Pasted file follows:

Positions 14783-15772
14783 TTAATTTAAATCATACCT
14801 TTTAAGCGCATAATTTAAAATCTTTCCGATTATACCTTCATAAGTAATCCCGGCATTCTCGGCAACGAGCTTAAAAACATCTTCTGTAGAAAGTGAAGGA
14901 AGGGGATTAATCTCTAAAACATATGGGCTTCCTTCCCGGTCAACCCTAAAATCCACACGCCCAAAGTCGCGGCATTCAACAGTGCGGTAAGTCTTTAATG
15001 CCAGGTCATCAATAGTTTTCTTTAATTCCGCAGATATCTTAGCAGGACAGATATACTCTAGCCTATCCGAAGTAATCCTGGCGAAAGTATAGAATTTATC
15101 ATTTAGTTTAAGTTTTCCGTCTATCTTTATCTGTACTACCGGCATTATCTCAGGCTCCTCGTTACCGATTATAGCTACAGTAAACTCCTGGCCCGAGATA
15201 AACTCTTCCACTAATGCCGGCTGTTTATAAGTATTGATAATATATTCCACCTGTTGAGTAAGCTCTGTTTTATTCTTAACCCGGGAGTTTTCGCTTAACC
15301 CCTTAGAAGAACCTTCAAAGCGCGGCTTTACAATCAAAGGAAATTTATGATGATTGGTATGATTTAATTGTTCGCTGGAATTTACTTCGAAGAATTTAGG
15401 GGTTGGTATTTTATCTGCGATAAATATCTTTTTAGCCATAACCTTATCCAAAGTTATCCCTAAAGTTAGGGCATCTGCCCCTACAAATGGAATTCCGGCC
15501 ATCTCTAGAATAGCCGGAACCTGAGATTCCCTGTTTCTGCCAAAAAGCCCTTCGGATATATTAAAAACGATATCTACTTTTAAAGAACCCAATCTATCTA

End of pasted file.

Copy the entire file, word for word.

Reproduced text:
Positions 14783-15772
14783 TTAATTTAAATCATACCT
14801 TTTAAGCGCATAATTTAAAATCTTTCCGATTATACCTTCATAAGTAATCCCGGCATTCTCGGCAACGAGCTTAAAAACATCTTCTGTAGAAAGTGAAGGA
14901 AGGGGATTAATCTCTAAAACATATGGGCTTCCTTCCCGGTCAACCCTAAAATCCACACGCCCAAAGTCGCGGCATTCAACAGTGCGGTAAGTCTTTAATG
15001 CCAGGTCATCAATAGTTTTCTTTAATTCCGCAGATATCTTAGCAGGACAGATATACTCTAGCCTATCCGAAGTAATCCTGGCGAAAGTATAGAATTTATC
15101 ATTTAGTTTAAGTTTTCCGTCTATCTTTATCTGTACTACCGGCATTATCTCAGGCTCCTCGTTACCGATTATAGCTACAGTAAACTCCTGGCCCGAGATA
15201 AACTCTTCCACTAATGCCGGCTGTTTATAAGTATTGATAATATATTCCACCTGTTGAGTAAGCTCTGTTTTATTCTTAACCCGGGAGTTTTCGCTTAACC
15301 CCTTAGAAGAACCTTCAAAGCGCGGCTTTACAATCAAAGGAAATTTATGATGATTGGTATGATTTAATTGTTCGCTGGAATTTACTTCGAAGAATTTAGG
15401 GGTTGGTATTTTATCTGCGATAAATATCTTTTTAGCCATAACCTTATCCAAAGTTATCCCTAAAGTTAGGGCATCTGCCCCTACAAATGGAATTCCGGCC
15501 ATCTCTAGAATAGCCGGAACCTGAGATTCCCTGTTTCTGCCAAAAAGCCCTTCGGATATATTAAAAACGATATCTACTTTTAAAGAACCCAATCTATCTA